Where would I go to have a work of art restored?
The American Institute for Conservation of Historic and Artistic Works, (202) 452-9545, guides collectors on how to find and choose qualified conservators in their particular area of the country.

How can I find a reproduction of a work of art?
Museums contain thousands of artworks. They usually reproduce images of many, but not all, of the works in their collections. By searching museum websites, you will often find some images of artworks from their collections or those on exhibition, and others for sale in their museum shops.

Can I make copies of Library materials?
Researchers may make photocopies of Stacks books at a fee of $0.25/page for black and white and $2/page for color. Researchers may request copies at the Reference Desk for Special Collections and Archives materials at a fee of $0.50/page for black and white and $2.25/page for color. Special Collections and Archives copying is done at the discretion of Library staff; copyright or preservation may prevent the photocopying of some items. Cash and check are accepted as payment for photocopies; receipts are issued upon request.

May I take photographs of portions of your library materials?
Yes, you may photograph portions of most materials. However, flash photography is prohibited. Researchers must observe copyright laws when making reproductions.

How can I conduct research at the Whitney?
The Frances Mulhall Achilles Library at the Whitney Museum of American Art contains a comprehensive research collection in the field of twentieth-century and contemporary American art. Our research collections include books, periodicals, archival material, artist files, and special collections that are accessible to the public by appointment.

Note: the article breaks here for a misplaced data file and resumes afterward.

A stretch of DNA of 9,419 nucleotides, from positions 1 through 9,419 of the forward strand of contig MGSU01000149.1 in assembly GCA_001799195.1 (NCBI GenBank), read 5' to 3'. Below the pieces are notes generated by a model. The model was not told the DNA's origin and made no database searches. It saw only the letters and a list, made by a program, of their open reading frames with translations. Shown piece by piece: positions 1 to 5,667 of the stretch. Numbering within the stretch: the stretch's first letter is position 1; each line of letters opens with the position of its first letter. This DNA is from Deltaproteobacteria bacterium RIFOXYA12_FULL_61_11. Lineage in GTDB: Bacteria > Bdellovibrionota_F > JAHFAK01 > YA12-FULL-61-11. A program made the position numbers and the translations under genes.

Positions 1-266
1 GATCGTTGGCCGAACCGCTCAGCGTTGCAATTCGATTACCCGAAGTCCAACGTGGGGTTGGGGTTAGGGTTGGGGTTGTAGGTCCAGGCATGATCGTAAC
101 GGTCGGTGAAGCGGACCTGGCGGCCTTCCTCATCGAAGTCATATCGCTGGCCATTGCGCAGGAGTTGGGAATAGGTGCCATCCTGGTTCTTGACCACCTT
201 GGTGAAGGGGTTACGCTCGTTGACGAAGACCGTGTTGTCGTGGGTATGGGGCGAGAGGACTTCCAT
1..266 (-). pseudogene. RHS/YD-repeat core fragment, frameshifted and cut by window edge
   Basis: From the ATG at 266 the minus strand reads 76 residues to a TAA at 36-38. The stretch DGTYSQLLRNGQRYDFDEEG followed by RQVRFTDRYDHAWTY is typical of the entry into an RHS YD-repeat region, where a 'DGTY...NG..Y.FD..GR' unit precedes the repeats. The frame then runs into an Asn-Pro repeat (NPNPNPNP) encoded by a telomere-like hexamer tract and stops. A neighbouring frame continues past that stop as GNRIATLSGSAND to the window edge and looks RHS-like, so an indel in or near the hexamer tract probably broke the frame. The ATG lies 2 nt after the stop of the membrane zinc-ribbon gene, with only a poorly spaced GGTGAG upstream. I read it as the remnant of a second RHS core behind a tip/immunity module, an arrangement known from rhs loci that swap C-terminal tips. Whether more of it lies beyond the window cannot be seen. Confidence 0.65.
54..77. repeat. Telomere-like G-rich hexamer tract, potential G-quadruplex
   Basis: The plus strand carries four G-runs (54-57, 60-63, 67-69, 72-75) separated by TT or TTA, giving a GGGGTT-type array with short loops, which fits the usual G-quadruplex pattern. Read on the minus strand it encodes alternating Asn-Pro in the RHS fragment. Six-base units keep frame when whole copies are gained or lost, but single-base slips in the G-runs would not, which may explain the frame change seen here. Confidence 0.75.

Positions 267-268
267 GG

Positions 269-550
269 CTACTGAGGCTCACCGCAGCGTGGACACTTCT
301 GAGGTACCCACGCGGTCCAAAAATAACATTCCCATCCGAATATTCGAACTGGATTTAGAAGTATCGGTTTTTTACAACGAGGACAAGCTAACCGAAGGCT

Please visit the library section of our website for a comprehensive overview of our holdings and instructions for scheduling an appointment.

Who can use the Museum Library?
It is available, by appointment only, for research on the Museum’s history and exhibitions and study of American art history by collectors, art historians, graduate students, staff of other museums, art galleries, and scholars. Before making an appointment, researchers are encouraged to search the Library online catalogue, WhitneyCat. Please email your request to to schedule an appointment.

Is it possible to contact artists through the Whitney?
The Whitney does not release artists’ personal information. Artists should be contacted through their galleries.

How do I contact the owner of a specific Edward Hopper work of art?
We suggest you read Edward Hopper: A Catalogue Raisonné (1995) by Gail Levin published by the Whitney in association with W.W. Norton & Company. Owners are listed beneath each entry for oil paintings, watercolors, and illustrations. The Museum does not provide addresses of private collectors.

How can I order a book published by the Whitney?
Visit the online Museum Shop or call (212) 570-3614.

Where would I go to have a work of art restored?
The American Institute for Conservation of Historic & Artistic Works at (202) 452-9545, guides collectors on how to find and choose qualified conservators in their particular area of the country.